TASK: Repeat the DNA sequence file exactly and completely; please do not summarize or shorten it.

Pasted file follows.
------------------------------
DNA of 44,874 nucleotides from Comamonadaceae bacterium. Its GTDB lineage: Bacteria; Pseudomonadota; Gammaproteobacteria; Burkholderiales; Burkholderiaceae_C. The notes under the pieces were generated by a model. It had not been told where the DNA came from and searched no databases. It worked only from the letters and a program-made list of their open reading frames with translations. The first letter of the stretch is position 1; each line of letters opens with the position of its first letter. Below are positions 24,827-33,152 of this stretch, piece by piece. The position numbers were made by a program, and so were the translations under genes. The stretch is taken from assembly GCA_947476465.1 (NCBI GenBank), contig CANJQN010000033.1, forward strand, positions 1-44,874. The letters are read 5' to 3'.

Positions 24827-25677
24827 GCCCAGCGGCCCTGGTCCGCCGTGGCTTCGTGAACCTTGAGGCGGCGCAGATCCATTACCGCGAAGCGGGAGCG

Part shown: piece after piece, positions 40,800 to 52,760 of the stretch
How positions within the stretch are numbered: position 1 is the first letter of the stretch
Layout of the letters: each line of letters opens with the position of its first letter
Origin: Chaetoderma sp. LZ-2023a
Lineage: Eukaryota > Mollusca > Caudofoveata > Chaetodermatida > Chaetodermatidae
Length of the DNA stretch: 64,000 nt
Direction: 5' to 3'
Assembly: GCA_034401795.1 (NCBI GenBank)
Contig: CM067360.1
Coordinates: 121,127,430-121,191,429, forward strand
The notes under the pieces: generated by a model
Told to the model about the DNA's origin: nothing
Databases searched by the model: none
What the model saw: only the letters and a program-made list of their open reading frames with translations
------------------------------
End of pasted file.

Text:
DNA of 44,874 nucleotides from Comamonadaceae bacterium. Its GTDB lineage: Bacteria; Pseudomonadota; Gammaproteobacteria; Burkholderiales; Burkholderiaceae_C. The notes under the pieces were generated by a model. It had not been told where the DNA came from and searched no databases. It worked only from the letters and a program-made list of their open reading frames with translations. The first letter of the stretch is position 1; each line of letters opens with the position of its first letter. Below are positions 24,827-33,152 of this stretch, piece by piece. The position numbers were made by a program, and so were the translations under genes. The stretch is taken from assembly GCA_947476465.1 (NCBI GenBank), contig CANJQN010000033.1, forward strand, positions 1-44,874. The letters are read 5' to 3'.

Positions 24827-25677
24827 GCCCAGCGGCCCTGGTCCGCCGTGGCTTCGTGAACCTTGAGGCGGCGCAGATCCATTACCGCGAAGCGGGAGCG

Part shown: piece after piece, positions 40,800 to 52,760 of the stretch
How positions within the stretch are numbered: position 1 is the first letter of the stretch
Layout of the letters: each line of letters opens with the position of its first letter
Origin: Chaetoderma sp. LZ-2023a
Lineage: Eukaryota > Mollusca > Caudofoveata > Chaetodermatida > Chaetodermatidae
Length of the DNA stretch: 64,000 nt
Direction: 5' to 3'
Assembly: GCA_034401795.1 (NCBI GenBank)
Contig: CM067360.1
Coordinates: 121,127,430-121,191,429, forward strand
The notes under the pieces: generated by a model
Told to the model about the DNA's origin: nothing
Databases searched by the model: none
What the model saw: only the letters and a program-made list of their open reading frames with translations